- 49,00 kr
Previously published in hardcover as King's Cross
The most influential man to ever walk the earth has had his story told in hundreds of different ways for thousands of years. Can any more be said?
Now, Timothy Keller, New York Times bestselling author of The Prodigal Prophet and the man Newsweek called a “C. S. Lewis for the twenty-first century,” unlocks new insights into the life of Jesus Christ as he explores how Jesus came as a king, but a king who had to bear the greatest burden anyone ever has. Jesus the King is Keller’s revelatory look at the life of Christ as told in the Gospel of Mark. In it, Keller shows how the story of Jesus is at once cosmic, historical, and personal, calling each of us to look anew at our relationship with God. It is an unforgettable look at Jesus Christ, and one that will leave an indelible imprint on every reader.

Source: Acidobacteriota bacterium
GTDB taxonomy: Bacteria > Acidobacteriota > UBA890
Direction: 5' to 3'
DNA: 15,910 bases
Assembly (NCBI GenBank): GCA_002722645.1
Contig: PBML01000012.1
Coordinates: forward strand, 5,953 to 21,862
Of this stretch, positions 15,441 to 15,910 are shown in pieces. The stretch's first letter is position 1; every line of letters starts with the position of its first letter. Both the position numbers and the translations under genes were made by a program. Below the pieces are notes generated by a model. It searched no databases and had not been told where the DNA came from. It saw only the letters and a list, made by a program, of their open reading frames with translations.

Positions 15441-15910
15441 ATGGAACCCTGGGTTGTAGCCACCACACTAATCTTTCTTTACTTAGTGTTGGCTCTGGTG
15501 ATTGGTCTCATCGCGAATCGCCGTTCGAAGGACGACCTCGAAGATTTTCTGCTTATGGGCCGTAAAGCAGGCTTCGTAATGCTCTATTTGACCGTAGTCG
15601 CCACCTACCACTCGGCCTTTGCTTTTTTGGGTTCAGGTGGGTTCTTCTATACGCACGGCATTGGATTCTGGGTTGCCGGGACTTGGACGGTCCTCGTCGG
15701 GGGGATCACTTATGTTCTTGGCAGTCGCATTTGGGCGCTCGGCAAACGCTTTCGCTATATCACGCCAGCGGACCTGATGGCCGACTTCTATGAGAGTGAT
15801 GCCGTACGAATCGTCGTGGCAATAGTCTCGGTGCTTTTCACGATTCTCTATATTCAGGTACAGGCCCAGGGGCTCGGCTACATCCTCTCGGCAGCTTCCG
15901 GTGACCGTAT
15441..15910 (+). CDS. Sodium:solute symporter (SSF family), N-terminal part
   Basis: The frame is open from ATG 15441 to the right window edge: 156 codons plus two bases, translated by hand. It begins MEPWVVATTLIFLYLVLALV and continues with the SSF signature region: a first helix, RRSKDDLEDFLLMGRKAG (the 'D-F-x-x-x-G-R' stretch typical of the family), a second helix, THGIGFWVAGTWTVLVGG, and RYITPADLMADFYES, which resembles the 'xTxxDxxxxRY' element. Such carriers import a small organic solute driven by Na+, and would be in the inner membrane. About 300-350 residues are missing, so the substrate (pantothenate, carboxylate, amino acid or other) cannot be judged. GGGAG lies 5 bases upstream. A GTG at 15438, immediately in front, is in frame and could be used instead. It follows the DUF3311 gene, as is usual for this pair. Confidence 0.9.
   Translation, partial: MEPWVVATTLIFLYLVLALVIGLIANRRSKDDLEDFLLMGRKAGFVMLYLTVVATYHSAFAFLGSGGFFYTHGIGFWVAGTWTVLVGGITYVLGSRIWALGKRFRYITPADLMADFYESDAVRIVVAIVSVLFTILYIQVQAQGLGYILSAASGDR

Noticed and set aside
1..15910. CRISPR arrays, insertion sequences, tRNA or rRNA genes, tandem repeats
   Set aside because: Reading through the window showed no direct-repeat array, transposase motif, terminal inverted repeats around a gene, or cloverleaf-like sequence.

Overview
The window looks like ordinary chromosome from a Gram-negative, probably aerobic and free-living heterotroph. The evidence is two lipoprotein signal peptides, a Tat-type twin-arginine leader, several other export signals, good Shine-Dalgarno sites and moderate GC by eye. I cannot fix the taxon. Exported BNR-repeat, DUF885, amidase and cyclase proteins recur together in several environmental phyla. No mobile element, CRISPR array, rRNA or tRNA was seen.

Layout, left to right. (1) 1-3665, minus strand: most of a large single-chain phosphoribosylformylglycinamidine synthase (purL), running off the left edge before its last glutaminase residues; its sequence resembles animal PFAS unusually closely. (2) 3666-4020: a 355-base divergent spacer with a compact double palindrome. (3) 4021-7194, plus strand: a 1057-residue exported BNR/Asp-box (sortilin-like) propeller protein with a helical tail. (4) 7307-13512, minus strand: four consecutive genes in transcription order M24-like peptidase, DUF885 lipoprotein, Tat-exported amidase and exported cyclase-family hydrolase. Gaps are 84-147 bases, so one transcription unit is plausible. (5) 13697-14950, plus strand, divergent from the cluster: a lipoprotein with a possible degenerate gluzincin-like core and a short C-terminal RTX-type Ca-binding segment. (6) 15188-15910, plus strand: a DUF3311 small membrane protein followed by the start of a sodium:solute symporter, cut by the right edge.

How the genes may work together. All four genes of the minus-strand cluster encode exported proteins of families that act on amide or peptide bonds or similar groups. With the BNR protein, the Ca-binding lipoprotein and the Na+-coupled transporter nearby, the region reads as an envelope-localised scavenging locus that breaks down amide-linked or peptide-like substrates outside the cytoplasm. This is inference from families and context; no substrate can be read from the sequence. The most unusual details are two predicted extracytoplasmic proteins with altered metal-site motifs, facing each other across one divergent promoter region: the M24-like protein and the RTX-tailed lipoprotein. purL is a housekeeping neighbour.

Justifying this addition to the mountain of works on T.E. Lawrence, fabled war correspondent Anderson (The Man Who Tried to Save the World) reasons that "Lawrence was both eyewitness to and participant in some of the most pivotal events leading to the creation of the modern Middle East... a corner of the earth where even the simplest assertion is dissected and parsed and argued over." Too many biographers of Lawrence, he suggests, have let political biases and academic hobbyhorses overshadow their work. Anderson's own experience in some of the world's most chaotic places allows him to speak with authority in his portrayal, at once critical and appreciative, of Lawrence and other larger-than-life individuals who left their mark on the region. A flair for the dramatic makes even the dullest historical moments redolent of palace intrigue and imperialist hubris. Readers seeking to understand why turmoil has been so omnipresent in the Middle East will benefit from Anderson's easy prose, which makes liberal use of primary sources and research, but reads like a political thriller. The central message seems as relevant today as it was a century ago: revolutions whose success is dependent on the patronage of external powers come at a high price a "loss of autonomy" and an influx of foreign carpetbaggers who show little concern for the inhabitants of the newly "free" land.